During the late 1980 s and early 1990 s I had frequent meetings with dislocated coal miners. Many expressed the sentiment that it would be necessary to seek work out of the area. Many times we discussed an out-of-town interview.
In contrast to an in-town interview the out of town interviews may:
The most challenging aspect of an out of town interview may be that you could be in the interview process the entire day and will interview with a series of people. The people will normally include those from the personnel department as well as various managers and the person who would be your supervisor. Perhaps the most maddening feature of this process will be the likelihood that these individuals will ask you the same or very similar questions.
Another wrinkle more common with out of town interviews is what is known as a group interview. There are two extremely different experiences that are referred to as a group interview.
The first could better be labeled a panel interview because it involves the job seeker being in a room with a number of company representatives. Each takes their turn asking the job seeker questions.
The other truly group interview involves the job seeker in a room with other job seekers who may be your opposition for a particular job. Each job seeker will be given opportunity to answer the same question in one scenario.
In another type of group interview the job seeker is paired with several other job seekers to prepare a joint presentation on some type of problem. The purpose of this type of interview is to learn if you are a team player, how well you work in a group or to evaluate your interpersonal skills.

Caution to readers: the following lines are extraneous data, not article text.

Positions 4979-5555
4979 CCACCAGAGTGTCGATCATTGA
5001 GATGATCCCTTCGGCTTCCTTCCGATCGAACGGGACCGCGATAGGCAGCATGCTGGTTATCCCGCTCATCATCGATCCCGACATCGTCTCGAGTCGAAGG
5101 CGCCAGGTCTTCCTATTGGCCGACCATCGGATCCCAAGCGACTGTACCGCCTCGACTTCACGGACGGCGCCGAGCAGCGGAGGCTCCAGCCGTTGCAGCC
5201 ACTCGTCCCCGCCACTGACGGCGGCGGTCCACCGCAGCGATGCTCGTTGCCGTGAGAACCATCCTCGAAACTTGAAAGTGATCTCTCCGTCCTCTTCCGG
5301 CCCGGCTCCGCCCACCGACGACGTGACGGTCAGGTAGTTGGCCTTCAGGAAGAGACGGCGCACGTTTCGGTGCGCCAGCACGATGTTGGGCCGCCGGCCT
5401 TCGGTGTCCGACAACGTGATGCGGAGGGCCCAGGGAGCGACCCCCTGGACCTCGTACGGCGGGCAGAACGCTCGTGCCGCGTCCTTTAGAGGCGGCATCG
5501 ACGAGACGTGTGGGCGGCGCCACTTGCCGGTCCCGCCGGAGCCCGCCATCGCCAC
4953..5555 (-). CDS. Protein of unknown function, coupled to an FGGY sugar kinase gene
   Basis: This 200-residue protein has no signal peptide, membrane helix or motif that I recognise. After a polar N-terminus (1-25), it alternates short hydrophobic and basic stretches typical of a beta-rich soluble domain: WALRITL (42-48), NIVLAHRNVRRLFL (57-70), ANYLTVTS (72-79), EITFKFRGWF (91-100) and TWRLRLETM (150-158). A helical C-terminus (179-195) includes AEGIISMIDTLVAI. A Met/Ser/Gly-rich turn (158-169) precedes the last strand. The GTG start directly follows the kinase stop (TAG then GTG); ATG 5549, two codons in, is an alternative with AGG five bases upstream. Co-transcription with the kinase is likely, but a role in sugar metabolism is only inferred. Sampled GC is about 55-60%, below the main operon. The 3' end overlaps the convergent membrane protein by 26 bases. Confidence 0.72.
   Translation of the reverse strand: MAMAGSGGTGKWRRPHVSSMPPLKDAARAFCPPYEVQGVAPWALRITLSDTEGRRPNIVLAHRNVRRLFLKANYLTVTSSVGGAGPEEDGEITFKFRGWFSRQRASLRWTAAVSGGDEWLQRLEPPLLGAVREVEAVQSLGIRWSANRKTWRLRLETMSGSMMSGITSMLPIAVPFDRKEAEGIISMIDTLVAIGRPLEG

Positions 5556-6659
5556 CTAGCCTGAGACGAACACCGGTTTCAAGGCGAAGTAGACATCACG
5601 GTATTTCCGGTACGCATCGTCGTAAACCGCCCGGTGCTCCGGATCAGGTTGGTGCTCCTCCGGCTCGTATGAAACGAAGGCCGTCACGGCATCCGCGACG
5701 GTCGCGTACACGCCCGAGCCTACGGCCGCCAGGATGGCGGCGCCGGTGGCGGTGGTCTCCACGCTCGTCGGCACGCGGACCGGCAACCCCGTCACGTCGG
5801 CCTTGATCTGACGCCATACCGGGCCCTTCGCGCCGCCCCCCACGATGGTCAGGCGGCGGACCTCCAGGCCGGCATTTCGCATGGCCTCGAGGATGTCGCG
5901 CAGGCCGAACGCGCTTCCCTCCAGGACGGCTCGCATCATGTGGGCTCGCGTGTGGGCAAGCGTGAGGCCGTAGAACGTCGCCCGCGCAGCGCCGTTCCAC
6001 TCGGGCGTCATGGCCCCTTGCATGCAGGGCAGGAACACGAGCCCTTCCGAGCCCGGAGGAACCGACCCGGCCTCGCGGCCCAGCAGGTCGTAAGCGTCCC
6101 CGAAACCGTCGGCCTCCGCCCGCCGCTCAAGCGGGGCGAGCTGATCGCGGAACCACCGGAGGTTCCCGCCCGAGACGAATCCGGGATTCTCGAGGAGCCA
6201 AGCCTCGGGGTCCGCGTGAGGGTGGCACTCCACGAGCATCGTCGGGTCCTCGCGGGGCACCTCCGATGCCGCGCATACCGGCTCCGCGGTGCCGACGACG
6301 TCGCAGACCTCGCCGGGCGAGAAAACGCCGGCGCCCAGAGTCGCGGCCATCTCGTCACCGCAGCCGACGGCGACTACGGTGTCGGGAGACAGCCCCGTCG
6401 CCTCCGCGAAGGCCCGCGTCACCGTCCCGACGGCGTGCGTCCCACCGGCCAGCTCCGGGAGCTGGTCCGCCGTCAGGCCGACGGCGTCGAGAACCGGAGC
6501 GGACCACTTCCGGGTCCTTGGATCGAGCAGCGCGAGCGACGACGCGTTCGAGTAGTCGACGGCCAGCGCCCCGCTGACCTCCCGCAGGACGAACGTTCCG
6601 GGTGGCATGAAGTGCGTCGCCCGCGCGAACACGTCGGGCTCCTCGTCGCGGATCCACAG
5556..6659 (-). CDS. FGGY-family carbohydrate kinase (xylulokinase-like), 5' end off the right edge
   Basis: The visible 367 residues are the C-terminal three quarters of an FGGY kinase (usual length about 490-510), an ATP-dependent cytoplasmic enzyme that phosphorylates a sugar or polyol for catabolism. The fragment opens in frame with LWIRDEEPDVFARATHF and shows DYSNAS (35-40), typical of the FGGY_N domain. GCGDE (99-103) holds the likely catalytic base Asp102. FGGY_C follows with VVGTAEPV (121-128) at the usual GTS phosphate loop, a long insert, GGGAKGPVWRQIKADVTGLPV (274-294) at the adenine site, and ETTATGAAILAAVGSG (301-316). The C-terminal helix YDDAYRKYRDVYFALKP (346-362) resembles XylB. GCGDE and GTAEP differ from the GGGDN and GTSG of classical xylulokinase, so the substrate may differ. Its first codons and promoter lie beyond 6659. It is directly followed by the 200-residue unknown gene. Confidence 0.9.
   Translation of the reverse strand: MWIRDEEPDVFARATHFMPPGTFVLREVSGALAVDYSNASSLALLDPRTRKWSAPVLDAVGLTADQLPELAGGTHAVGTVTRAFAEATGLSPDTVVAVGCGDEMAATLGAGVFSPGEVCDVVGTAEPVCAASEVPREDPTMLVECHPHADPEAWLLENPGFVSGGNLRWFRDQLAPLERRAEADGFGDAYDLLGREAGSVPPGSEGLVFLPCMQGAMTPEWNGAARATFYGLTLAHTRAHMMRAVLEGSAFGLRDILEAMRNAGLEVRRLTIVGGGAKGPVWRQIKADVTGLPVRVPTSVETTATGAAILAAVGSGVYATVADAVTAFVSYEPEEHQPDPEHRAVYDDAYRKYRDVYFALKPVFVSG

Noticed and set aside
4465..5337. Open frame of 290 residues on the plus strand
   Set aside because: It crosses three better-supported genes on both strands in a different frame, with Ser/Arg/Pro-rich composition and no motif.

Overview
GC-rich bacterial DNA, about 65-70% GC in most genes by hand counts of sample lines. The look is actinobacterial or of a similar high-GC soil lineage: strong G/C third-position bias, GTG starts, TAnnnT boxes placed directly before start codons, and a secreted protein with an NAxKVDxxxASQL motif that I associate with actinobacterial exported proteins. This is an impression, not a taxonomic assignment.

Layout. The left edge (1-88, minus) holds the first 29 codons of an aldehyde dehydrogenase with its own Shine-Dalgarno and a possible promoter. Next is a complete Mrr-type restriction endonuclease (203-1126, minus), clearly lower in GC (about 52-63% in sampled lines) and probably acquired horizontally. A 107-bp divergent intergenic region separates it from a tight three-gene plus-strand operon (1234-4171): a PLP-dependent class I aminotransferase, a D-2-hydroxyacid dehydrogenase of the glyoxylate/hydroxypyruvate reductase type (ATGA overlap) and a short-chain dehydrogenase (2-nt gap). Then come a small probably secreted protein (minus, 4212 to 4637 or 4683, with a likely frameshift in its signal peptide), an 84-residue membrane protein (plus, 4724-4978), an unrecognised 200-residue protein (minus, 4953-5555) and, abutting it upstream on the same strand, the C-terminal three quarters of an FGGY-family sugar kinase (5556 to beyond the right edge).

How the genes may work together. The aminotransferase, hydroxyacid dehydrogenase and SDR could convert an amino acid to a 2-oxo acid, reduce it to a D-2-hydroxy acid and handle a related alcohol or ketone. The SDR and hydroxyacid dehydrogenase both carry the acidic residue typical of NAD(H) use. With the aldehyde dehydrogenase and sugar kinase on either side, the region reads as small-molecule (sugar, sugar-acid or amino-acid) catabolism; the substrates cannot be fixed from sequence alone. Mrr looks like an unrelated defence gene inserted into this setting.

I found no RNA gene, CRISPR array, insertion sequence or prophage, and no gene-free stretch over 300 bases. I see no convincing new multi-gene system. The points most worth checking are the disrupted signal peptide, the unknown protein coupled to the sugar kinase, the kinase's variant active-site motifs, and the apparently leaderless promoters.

If an out-of-town interview lasts all day, a part of the agenda will be lunch or dinner.
The dinner may appear to be a social time. I say appear because they may be chatting with you about cross-country skiing, but you will not cease to be evaluated for one minute. Your grammar, social skills and manners will be evaluated during this time.
The message is clear: Your degree won t mean much if you use your fork like a spear, cannot make an introduction or don t use please and thank you.
I suggest all job seekers facing an interview session involving a meal obtain an etiquette book at the library to improve areas possibly neglected earlier in life. Table manners and the ability to introduce someone may be those factors that will make a difference.
One should know their resume cold so that the job seeker can discuss their background between courses.
The job seeker should follow the lead of the employer representative in ordering, and regarding use of alcohol and smoking. Let them order first. Do not order anything more expensive than the employer.
If the interviewer orders a traditional meal like roast beef and mashed potatoes then don t order something exotic like calamari or frog s legs.
If I were in an interview meal situation I would not order spaghetti or any other type of messy dish. One cannot be participating in an interview meal while cleaning your dinner off your white shirt.
There are logistics involved for an out-of-town interview that are not considerations when the interview is on familiar territory.
In some circumstances, large companies will make the transportation and lodging arrangements for the applicant. These larger companies will pay expenses whereas a government agency or smaller company may not. Also if your brother-in-law arranges for you to get an interview for a job on the assembly line, you will be treated like a local applicant and not given expenses.
Job applicants who get a call from 500 miles away asking them to come for an interview are likely to be so shocked by this prospect that they may not ask questions about the arrangements. A good solution is to get the name and number of the person who called so you can call back with a list of questions.
The job seeker who must pay for his or her interview expenses out of pocket should not consider this money down the drain. Many expenses incurred when traveling to locate employment are deductible on your federal income taxes.
Regardless of who, pays keep an itemized log of all expenses and obtain receipts when possible.